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Melody Leong – Epigenetics & Development division

26/04/2024 3:00 pm - 26/04/2024 4:00 pm
Location
Davis Auditorium

WEHI PhD Completion Seminar hosted by Professor Tim Thomas

Melody Leong

PhD Student – Thomas/Voss Laboratory, Epigenetics & Development division – Healthy Development & Ageing Theme, WEHI

 

Effects of Chromatin Modifier Gene Mutations in Intellectual Disability Disorders
 

 

Davis Auditorium

Join via SLIDO enter code #WEHIphdcompletion

Including Q&A session

Followed by refreshments in Tapestry Lounge

 

 

 

Intellectual disability (ID) is a neurodevelopmental condition characterised by limitations in two main areas namely cognitive functioning such as learning, problem solving and judgement as well as adaptive functioning which includes actvities of daily life such as communication and social skills. These limitations cause a person to develop and learn more slowly or differently to a neuro-typical developing individual. ID occurs in 2-3% of newborns resulting in life-long dependence on familial and societal support. Genetics is known to play a major role in ID. Several chromatin modifier genes have been implicated in the pathogenesis of intellectual disability. These genes are involved in processes such as DNA methylation, histone modification, and chromatin remodelling, all of which are essential for proper gene expression and neuronal development. Mutations in these genes can disrupt the expression of genes critical for brain development and function resulting in developmental delays and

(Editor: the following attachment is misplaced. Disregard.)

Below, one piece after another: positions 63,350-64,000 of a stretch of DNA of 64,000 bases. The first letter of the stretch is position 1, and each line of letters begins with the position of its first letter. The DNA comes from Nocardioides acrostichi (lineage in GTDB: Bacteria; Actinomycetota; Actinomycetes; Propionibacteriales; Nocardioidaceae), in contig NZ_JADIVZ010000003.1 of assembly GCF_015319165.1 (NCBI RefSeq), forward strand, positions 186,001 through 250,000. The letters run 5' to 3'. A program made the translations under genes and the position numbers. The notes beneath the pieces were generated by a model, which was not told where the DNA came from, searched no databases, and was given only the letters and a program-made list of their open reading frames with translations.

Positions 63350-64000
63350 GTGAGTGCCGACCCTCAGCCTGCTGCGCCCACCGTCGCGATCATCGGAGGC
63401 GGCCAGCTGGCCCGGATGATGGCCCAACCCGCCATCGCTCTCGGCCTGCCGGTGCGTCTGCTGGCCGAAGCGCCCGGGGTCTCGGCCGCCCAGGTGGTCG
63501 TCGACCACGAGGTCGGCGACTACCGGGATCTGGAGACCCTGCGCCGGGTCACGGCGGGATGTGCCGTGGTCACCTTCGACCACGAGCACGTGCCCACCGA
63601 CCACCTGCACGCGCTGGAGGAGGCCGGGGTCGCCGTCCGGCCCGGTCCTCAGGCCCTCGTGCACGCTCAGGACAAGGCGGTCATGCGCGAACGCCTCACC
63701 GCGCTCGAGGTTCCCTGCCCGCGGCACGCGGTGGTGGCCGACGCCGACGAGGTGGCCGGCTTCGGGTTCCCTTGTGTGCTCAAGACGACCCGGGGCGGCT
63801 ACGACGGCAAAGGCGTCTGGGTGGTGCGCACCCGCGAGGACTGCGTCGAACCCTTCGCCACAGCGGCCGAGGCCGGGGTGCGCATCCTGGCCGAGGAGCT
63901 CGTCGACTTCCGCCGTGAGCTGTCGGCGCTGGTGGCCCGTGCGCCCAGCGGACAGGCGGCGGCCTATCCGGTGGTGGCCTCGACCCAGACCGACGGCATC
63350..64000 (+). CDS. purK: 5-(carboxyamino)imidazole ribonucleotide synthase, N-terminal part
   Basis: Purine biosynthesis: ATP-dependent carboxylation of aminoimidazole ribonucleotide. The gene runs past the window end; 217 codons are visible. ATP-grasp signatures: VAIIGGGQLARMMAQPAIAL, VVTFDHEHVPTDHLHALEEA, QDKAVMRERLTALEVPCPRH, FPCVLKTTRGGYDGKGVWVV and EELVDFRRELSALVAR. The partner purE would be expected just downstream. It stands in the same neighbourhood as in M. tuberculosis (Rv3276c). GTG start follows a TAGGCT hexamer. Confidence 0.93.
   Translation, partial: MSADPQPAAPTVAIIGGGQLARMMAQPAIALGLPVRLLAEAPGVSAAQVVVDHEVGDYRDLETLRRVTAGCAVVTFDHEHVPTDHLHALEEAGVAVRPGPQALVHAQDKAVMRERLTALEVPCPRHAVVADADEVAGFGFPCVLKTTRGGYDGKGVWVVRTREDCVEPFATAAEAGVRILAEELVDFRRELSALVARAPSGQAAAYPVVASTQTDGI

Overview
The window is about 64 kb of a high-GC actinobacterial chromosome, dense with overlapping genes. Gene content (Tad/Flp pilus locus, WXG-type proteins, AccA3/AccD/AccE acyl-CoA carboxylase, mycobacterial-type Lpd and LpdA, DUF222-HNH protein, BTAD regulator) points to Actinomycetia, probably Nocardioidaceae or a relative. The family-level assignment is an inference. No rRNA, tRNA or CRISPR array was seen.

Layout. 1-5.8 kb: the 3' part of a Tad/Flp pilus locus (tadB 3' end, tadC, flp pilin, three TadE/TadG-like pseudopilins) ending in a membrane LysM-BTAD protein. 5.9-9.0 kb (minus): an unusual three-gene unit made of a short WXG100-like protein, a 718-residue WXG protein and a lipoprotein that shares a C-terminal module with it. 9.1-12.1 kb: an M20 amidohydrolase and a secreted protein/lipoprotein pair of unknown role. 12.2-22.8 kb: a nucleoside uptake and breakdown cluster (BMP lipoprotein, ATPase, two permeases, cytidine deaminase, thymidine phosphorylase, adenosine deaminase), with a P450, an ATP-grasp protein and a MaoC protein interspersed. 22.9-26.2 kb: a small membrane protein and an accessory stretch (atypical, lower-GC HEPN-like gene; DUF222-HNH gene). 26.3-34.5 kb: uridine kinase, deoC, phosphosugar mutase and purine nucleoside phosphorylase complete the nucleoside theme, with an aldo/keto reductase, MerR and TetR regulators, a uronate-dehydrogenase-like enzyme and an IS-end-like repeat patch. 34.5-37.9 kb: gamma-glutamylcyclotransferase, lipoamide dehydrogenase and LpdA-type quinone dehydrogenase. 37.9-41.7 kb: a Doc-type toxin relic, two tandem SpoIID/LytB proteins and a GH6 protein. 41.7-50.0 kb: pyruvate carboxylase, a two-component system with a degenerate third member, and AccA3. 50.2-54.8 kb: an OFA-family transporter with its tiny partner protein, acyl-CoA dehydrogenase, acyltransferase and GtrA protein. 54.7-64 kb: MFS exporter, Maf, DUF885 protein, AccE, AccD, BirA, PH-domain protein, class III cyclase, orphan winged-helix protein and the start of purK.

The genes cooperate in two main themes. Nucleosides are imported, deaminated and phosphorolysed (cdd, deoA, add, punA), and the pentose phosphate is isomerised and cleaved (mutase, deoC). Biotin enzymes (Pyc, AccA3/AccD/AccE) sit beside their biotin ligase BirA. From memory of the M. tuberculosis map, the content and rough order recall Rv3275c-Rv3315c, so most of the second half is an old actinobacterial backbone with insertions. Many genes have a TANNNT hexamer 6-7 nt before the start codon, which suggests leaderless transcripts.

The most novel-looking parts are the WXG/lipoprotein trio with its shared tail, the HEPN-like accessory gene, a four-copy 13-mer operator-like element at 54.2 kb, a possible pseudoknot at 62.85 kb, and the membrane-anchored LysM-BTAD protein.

cognitive impairment.

 

Historically, intellectual disability has been deemed as an untreatable condition. In more recent times, it is known that while many crucial developmental processes occur during foetal development, the brain undergoes significant growth and refinement of circuits in the months and years following birth. This allows an period for early intervention to potentially ameliorate any imbalances brought upon by the genetic mutations. Understanding the role of chromatin modifier genes in intellectual disability can provide insights into the molecular mechanisms underlying the disorder and may lead to the development of targeted therapies or interventions in the future.

 

During her PhD, Melody has investigated the effects of the mutations in Plant Homeodomain Finger Protein 6 (PHF6) gene in the Börjeson–Forssman–Lehmann syndrome (BFLS) mouse model and its association with the brain development. In addition, she generated patient mutation lines for the Arboleda Tham syndrome which is an autosomal dominant genetic disorder associated with intellectual disability due to mutations in the lysine acetyltransferase 6A (KAT6A) gene to further

investigate the molecular mechanisms of the mutations in ID.

 

 

 

All welcome!

 

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